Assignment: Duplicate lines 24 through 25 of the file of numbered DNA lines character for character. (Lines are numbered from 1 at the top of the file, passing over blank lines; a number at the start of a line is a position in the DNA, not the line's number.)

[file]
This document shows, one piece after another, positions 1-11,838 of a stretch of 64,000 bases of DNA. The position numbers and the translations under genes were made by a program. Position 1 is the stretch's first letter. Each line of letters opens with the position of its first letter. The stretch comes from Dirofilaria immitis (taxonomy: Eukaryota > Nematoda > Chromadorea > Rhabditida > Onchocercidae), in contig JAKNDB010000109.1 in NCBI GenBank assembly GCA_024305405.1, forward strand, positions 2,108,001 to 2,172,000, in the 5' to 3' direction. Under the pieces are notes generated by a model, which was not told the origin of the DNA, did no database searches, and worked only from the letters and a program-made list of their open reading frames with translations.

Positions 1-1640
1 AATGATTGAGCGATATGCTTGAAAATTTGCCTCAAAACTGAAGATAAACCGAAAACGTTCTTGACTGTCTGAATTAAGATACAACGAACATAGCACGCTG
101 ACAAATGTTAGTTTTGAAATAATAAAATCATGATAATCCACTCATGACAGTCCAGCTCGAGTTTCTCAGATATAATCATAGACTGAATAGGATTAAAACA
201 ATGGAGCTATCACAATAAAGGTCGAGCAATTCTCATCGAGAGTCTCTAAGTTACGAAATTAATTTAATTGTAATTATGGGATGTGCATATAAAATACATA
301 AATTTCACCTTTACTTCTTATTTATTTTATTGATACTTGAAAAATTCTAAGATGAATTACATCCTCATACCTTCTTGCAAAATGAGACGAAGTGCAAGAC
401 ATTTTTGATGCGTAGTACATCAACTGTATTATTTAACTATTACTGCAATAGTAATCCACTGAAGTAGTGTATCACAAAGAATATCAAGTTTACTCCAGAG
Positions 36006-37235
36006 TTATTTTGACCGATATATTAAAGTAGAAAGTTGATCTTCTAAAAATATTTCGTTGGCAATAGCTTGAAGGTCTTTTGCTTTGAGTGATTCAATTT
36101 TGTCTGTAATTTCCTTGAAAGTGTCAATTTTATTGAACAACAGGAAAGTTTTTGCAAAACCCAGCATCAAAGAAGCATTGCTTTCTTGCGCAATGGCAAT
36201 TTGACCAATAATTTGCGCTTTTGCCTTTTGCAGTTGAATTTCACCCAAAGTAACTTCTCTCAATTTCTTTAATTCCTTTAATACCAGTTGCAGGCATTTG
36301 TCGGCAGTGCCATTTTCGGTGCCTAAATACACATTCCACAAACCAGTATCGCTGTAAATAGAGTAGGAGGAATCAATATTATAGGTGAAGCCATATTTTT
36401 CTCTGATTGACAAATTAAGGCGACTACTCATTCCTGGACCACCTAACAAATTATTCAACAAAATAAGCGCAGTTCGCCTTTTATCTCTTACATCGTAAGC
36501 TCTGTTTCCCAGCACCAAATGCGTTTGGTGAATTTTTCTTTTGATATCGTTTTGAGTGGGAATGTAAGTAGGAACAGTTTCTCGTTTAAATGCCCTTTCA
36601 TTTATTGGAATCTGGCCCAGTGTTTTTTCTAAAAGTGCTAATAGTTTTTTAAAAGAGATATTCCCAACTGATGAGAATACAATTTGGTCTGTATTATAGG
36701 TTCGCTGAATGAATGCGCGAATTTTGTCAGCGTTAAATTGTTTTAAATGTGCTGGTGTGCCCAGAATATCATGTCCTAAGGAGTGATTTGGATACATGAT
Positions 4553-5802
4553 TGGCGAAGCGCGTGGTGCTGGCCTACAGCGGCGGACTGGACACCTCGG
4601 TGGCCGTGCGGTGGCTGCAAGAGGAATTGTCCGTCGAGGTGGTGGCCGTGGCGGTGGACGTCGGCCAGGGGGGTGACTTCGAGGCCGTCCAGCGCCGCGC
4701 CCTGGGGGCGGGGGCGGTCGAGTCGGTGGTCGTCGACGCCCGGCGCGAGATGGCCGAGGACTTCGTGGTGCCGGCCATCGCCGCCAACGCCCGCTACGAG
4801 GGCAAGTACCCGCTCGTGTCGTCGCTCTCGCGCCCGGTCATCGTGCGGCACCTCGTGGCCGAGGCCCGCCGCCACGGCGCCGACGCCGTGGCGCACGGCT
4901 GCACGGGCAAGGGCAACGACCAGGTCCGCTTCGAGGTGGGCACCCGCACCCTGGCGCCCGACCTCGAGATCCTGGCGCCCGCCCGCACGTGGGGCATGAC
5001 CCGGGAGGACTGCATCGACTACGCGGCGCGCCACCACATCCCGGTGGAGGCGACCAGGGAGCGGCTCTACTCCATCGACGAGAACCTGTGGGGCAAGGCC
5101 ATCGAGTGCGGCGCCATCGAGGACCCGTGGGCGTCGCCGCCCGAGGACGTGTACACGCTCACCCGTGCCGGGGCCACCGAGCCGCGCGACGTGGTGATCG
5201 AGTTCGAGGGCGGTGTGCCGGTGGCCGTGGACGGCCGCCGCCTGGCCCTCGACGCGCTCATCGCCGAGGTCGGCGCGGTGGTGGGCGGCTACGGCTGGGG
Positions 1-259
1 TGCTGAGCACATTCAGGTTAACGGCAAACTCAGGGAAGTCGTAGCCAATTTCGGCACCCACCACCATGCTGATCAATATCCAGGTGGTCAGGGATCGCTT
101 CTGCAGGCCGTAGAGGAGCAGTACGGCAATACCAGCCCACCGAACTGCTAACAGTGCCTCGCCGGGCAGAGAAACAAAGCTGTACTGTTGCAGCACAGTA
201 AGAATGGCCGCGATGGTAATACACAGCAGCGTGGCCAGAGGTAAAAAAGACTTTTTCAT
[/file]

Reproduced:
5101 ATCGAGTGCGGCGCCATCGAGGACCCGTGGGCGTCGCCGCCCGAGGACGTGTACACGCTCACCCGTGCCGGGGCCACCGAGCCGCGCGACGTGGTGATCG
5201 AGTTCGAGGGCGGTGTGCCGGTGGCCGTGGACGGCCGCCGCCTGGCCCTCGACGCGCTCATCGCCGAGGTCGGCGCGGTGGTGGGCGGCTACGGCTGGGG